This edition is double-stuffed because for no good reason I completely forgot to make this post last month! I now have a repeating calendar event to remind me to make these. There’s a lot that’s been going on, so let’s dive in!
The Documentation Team can be found in a number of places. Check the Documentation Team page and drop in if you’d like to contribute!
In the previous edition I detailed progress removing
docbook from the rendering pipeline.
docbook is an XML-based authoring and rendering tool that has historically been used to render the NixOS and Nixpkgs Manuals.
For the past two years there have been efforts to remove
docbook from the NixOS and Nixpkgs Manuals.
With Nixpkgs#239696 (which is the first time I’ve ever seen a 6-digit issue number), the final bit of removing
docbook from the rendering and authoring pipeline will be complete. While this PR is not yet merged, the outlook is good. Huge thank you to @pennae for their work on this, it has been a long time coming.
This work is a big deal because once this PR is merged it unlocks some much-needed improvements to the documentation. For instance, splitting the manuals up into separate pages rather than a single large web-page would become possible.
That helps with SEO and discoverability.
Over the last two months the Learning Journey WG onboarded our Editorial Lead, which was made possible by everyone’s generous donations to the OpenCollective campaign. Unfortunately, our Editorial Lead later had to step back from the role for health reasons.
In their short time with us, they made some great observations and provided some very useful feedback that we’ve incorporated into a better structured working process.
The idea is that we have what is essentially a month-long sprint process that produces tutorial outlines that are sufficiently detailed enough that contributors can pick them up and start writing. With so few people in the WG, there’s no way we can decide on what content should exist while also writing said content.
We have a tracking issue covering which tutorials we’d like to see and their progress. Note that we don’t consider a tutorial “done” unless the full tutorial is available on nix.dev, so it may look like there’s no progress from that tracking issue even though there are outlines in progress, etc. See the specific issues it links to for details on individual tutorials.
This is what the process looks like:
- Week 1: Decide on which tutorials we’d like to create outlines for, and solicit feedback from the community.
- This is based on which topics we’ve already created outlines for, which prerequisite topics we’ve already covered, etc.
- Regarding soliciting feedback, I did our first iteration of that here. We received precisely zero feedback, and I’ll gladly take the blame for that given that I posted it in the “Development” category rather than something like “Help” or “Announcements”.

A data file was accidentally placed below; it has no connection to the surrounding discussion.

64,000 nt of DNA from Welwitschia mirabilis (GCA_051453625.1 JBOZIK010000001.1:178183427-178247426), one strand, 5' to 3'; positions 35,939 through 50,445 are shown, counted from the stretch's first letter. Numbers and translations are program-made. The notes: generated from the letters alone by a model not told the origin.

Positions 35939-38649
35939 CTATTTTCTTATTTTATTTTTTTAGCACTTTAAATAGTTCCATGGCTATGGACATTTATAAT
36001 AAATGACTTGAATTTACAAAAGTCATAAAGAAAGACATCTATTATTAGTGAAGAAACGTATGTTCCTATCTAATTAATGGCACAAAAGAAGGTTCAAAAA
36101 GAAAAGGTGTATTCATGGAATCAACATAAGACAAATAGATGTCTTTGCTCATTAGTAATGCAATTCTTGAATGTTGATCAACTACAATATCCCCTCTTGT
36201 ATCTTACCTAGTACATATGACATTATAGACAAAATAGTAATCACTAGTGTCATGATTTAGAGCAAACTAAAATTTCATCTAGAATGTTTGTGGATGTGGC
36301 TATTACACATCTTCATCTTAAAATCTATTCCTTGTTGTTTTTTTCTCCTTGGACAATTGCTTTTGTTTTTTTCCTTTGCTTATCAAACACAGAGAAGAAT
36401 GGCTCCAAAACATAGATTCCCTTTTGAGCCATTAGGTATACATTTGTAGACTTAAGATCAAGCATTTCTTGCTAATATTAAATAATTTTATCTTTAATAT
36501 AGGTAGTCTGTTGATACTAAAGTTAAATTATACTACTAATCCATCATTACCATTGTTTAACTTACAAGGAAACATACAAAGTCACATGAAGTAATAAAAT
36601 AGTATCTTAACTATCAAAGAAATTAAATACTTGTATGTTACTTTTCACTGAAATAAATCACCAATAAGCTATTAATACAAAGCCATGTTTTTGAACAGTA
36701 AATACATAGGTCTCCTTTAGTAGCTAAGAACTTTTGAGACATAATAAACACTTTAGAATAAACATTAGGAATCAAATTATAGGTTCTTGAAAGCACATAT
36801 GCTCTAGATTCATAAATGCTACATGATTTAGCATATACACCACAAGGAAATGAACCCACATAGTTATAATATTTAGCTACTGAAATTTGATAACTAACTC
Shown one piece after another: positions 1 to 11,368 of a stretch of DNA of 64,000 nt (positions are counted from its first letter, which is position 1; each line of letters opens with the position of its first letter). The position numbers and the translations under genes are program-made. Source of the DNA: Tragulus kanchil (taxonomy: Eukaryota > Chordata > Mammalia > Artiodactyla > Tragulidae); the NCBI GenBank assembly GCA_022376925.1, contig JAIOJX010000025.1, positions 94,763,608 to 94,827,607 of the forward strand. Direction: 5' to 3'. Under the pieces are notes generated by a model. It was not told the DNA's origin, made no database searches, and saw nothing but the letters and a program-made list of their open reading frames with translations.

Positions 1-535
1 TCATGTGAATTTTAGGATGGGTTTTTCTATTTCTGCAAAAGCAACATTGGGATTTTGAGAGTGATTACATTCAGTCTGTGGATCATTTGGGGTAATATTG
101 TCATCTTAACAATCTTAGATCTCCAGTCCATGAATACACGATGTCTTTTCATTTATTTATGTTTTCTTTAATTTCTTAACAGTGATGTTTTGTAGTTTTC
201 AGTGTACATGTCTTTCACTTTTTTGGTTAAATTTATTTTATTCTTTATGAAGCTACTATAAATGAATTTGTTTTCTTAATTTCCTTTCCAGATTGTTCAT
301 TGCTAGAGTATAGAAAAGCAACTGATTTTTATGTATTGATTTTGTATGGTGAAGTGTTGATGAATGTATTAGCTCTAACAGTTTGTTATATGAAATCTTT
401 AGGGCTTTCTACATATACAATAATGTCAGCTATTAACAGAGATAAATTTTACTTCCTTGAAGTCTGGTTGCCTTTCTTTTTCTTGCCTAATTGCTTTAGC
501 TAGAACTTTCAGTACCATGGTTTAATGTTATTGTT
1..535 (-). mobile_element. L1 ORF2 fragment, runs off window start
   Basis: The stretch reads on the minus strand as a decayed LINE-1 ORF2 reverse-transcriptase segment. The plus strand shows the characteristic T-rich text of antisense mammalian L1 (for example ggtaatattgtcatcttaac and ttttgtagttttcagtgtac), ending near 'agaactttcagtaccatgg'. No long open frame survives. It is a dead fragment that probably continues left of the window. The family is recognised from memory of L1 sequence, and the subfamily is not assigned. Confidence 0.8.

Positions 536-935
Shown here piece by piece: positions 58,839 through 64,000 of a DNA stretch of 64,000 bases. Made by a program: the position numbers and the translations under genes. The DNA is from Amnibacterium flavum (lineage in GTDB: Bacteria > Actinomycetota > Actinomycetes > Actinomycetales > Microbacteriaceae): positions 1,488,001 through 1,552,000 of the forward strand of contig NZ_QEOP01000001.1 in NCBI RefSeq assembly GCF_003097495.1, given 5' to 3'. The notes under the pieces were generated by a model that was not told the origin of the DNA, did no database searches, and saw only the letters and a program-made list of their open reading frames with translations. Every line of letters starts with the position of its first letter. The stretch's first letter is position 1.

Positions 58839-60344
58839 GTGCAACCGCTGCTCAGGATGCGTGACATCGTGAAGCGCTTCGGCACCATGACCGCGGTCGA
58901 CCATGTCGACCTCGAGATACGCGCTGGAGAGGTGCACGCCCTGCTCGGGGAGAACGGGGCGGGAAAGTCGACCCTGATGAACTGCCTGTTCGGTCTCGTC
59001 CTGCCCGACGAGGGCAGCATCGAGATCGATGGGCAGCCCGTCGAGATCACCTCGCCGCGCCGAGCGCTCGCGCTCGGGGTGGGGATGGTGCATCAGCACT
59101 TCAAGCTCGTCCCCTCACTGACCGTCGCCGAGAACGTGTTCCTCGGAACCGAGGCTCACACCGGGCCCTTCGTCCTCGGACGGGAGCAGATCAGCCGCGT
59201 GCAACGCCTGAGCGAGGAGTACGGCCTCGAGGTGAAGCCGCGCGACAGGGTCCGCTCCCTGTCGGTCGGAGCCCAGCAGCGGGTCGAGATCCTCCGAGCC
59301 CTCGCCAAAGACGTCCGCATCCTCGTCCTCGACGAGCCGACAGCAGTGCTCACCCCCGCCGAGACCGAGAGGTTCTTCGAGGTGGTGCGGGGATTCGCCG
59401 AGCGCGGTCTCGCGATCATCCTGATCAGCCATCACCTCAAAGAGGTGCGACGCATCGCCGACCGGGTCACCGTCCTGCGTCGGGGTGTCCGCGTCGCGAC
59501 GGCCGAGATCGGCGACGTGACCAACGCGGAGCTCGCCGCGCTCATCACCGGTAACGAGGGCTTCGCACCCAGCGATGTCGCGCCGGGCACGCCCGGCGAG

- Week 2: Incorporate feedback, decide on which specific activites the tutorials will cover.
- The intention for getting feedback is that there’s a lot of people with a lot of Nix experience out there, and we’d like to leverage their expertise.
- In this weekly meeting we also assign a tutorial outline to a particular contributor for them to work on asynchronously before the next meeting.
- Week 3: Discuss blockers, do group reviews
- This week is targeted at checking in with the tutorial outline progress
- Week 4: Discuss blockers, do final review
- By this time we hope that the outlines are in a good state and can be merged.
In the last two months we’ve also added a few consistent contributors, which is great! The current documentation team is very small, so any time we have new contributors it makes a significant difference.
One area in which we’re sorely lacking is owners for various sections of the NixOS and the Nixpkgs Manuals. @alejandro has taken on the task of reworking the Python section of the Nixpkgs Manual, which currently contains a mixture of both explanation, how-to, and reference materials.
Ideally a piece of documentation would only contain a single category of documentation, so @alejandro is working to identify which content should stay in the manual and which content can be extracted out into other formats (tutorials, short recipes, etc) so that readers can quickly and easily find the type of content that they’re looking for.
@henrik-ch and @JillThornhill have been working on the Documentation Team’s documentation survey, which is a survey of both first- and third-party documentation including the Nix Pills and blog posts from around the internet. The intent is to provide a library of examples to draw inspiration from when writing new documentation.
@henrik-ch and @JillThornhill have been reading each link then adding summaries and some metadata so that contributors can easily search for links covering specific topics while also having an idea of how up-to-date the link might be.